Talking to Newspersons in Chennai, Adrian Gut, Business Manager of Diabetes Business of Medtronic said that the software was being developed at Los Angeles, the North American headquarters of the company.
“The software is targeted at doctors, who would be able to analyze the patients blood-sugar level and find the average fluctuations using our pumps, which works on radio-telemetry system,” he said, adding that the software would also suggest how much insulin has to be given at and at what time to the patient.
Adrian said that the software called Carelink, is web-based and a patient can download the information from the device which is a Continuous Glucose Monitaring System (CGMS), to a computer and transmit the data online to their concerned doctor.
“The software would then assimilate the input data and present it a graphical form to the doctor along with the suggestions thus enabling him to monitor and diagnose efficiently,” he added.

Saturday, October 14, 2006

Ayurvedic Treatment of Diabetes

According to ayurveda, diabetes is a metabolic kapha type of disorder in which diminished functioning of agni leads to a tendency toward high blood sugar. (Ayurveda recognizes 24 forms of the disease commonly classified under Prameha - 4 are due to Vata dosha, 6 are due to Pitta dosha, and 10 are caused by Kapha dosha. The main causes of these diseases are fat, urine, and Kapha buildups due to foods, liquids, lifestyle and others.)

Ayurvedic practitioners attack diabetes using a multiprong approach. First, they address diet modification, eliminating sugar and simple carbohydrates, and emphasizing complex carbohydrates. Protein is limited, since excessive intake can damage the kidneys. Fat is also limited because there is often a deficiency of pancreatic enzymes, making fat digestion difficult. Since many diabetics have autoantibodies, a cleansing program is instituted. Panchakarma is typically used for this purpose. This begins with herbal massages and an herbal steam sauna, followed by fasting to cleanse the body. This is followed by an herbal purge for the liver, pancreas, and spleen. Colon therapy is next, first to cleanse the digestive tract and then to reconstitute the system.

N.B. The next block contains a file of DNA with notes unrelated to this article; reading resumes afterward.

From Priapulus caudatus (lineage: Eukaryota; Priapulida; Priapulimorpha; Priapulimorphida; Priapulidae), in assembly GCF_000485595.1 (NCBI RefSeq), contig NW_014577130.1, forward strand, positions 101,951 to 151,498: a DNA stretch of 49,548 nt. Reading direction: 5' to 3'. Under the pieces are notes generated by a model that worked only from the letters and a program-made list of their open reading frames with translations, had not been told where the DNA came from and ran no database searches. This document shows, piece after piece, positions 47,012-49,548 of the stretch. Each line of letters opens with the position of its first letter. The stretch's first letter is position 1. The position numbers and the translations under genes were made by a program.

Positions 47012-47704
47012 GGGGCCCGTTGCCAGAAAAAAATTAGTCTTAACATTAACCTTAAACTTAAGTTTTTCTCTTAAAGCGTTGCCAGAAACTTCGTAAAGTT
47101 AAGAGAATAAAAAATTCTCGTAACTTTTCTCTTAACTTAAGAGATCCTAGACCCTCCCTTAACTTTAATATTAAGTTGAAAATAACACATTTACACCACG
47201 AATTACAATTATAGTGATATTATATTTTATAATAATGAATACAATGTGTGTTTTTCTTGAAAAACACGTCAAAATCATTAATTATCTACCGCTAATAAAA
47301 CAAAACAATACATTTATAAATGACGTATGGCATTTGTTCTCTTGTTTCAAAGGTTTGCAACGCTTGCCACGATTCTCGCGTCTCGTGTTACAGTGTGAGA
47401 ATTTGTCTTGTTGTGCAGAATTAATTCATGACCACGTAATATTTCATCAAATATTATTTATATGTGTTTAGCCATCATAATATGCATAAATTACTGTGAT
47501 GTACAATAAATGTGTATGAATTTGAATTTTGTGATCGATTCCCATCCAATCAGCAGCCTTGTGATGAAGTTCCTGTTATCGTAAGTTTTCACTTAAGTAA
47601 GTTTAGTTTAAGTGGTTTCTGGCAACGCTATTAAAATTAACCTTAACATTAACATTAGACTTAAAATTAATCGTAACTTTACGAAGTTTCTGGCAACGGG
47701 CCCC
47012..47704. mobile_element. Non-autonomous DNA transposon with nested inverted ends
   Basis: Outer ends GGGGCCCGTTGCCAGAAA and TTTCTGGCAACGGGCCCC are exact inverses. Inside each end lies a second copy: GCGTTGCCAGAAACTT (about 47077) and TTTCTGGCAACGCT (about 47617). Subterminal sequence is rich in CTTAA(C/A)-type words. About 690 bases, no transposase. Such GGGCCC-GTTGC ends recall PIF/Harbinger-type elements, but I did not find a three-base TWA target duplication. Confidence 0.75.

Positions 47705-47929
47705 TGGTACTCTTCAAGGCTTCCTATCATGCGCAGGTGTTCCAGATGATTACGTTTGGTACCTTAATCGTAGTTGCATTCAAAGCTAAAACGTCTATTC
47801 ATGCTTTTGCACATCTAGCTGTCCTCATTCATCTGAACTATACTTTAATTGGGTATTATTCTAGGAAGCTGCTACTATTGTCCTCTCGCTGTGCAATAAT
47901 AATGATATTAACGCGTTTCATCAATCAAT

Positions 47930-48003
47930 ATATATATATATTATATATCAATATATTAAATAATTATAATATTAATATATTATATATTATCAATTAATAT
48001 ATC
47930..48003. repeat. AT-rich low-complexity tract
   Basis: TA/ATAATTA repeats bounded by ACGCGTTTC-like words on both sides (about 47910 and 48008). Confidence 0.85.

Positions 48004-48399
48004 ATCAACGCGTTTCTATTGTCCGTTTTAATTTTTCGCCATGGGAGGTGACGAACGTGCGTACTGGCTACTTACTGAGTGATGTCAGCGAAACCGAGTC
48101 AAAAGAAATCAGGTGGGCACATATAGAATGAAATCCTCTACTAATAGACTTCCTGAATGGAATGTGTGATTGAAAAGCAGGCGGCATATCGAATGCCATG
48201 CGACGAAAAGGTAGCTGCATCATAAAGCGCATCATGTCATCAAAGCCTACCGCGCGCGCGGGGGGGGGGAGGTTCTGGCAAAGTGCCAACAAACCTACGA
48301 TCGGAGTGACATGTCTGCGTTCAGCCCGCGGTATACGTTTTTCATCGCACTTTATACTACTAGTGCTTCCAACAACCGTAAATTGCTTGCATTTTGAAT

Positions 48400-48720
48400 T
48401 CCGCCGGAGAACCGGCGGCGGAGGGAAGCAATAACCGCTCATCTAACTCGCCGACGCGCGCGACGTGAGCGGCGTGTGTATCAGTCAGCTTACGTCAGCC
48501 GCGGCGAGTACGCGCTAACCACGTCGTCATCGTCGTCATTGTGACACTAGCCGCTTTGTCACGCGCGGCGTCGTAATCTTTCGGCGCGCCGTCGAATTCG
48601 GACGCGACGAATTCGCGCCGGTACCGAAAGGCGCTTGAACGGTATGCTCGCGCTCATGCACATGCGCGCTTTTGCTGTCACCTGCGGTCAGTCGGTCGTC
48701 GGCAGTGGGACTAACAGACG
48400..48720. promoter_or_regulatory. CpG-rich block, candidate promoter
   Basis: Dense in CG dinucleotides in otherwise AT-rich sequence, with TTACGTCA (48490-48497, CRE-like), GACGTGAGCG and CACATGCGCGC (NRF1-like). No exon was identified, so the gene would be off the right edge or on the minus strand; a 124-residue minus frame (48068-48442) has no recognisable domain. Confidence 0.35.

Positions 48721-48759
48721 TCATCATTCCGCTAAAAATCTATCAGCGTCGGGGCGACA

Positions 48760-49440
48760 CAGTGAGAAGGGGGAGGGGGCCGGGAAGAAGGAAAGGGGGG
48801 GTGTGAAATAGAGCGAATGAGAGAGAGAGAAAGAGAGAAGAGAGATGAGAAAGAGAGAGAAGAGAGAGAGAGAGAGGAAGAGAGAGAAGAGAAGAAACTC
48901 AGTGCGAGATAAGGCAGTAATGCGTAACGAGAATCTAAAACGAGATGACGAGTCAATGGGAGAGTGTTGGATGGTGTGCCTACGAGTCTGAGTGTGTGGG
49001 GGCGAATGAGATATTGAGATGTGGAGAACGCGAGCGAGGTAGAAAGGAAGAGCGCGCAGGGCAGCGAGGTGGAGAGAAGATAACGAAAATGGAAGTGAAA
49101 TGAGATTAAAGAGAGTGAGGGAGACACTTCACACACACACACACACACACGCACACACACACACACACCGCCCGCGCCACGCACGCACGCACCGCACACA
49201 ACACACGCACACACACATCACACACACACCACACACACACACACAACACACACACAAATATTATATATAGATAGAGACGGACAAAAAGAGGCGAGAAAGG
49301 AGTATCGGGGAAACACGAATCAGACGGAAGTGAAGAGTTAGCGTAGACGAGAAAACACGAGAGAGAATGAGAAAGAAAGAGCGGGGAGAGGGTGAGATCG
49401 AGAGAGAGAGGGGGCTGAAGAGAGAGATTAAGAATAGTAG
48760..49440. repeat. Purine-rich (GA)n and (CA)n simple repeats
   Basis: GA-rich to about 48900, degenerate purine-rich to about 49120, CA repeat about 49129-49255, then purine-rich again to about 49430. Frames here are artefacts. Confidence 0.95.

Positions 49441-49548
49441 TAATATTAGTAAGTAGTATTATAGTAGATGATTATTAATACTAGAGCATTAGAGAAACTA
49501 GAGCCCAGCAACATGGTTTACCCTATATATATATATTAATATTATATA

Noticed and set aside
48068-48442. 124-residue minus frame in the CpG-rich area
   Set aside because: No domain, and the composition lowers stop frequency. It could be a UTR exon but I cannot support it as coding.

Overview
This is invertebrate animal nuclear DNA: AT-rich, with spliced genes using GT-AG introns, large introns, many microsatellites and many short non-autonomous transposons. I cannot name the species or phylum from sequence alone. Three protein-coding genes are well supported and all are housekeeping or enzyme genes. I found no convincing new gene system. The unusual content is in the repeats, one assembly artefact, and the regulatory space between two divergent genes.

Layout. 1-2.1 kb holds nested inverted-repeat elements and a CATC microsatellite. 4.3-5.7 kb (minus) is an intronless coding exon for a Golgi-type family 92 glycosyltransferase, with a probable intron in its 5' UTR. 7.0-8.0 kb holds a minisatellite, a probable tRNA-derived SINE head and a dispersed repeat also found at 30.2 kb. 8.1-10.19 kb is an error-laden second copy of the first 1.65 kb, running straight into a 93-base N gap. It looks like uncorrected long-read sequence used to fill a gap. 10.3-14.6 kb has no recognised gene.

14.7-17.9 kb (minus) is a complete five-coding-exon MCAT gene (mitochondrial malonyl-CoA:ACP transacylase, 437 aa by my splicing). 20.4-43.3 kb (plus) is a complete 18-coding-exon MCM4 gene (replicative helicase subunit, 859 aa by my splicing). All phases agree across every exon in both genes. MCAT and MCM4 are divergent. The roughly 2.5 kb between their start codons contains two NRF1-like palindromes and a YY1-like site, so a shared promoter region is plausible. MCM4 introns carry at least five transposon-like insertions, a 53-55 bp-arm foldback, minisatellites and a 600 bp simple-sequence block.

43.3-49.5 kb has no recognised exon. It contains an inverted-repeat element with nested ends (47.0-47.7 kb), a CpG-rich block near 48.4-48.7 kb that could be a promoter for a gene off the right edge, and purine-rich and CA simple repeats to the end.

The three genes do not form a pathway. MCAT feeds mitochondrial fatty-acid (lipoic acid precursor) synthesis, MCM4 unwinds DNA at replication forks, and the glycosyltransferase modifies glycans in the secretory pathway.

Ayurvedic practitioners also use several herbal preparations for diabetics. Exercise is another cornerstone of ayurvedic treatment of diabetes. Yoga and breathing exercises are traditionally used.

The most important herbs for all doshas are shilajit, gudmar turmeric, neem, amalaki, guggul, and arjuna. Turmeric with aloe vera gel (1 to 3 gms./.035 to .1 oz) is best used during the early stages of diabetes for regulating pancreas and liver functions.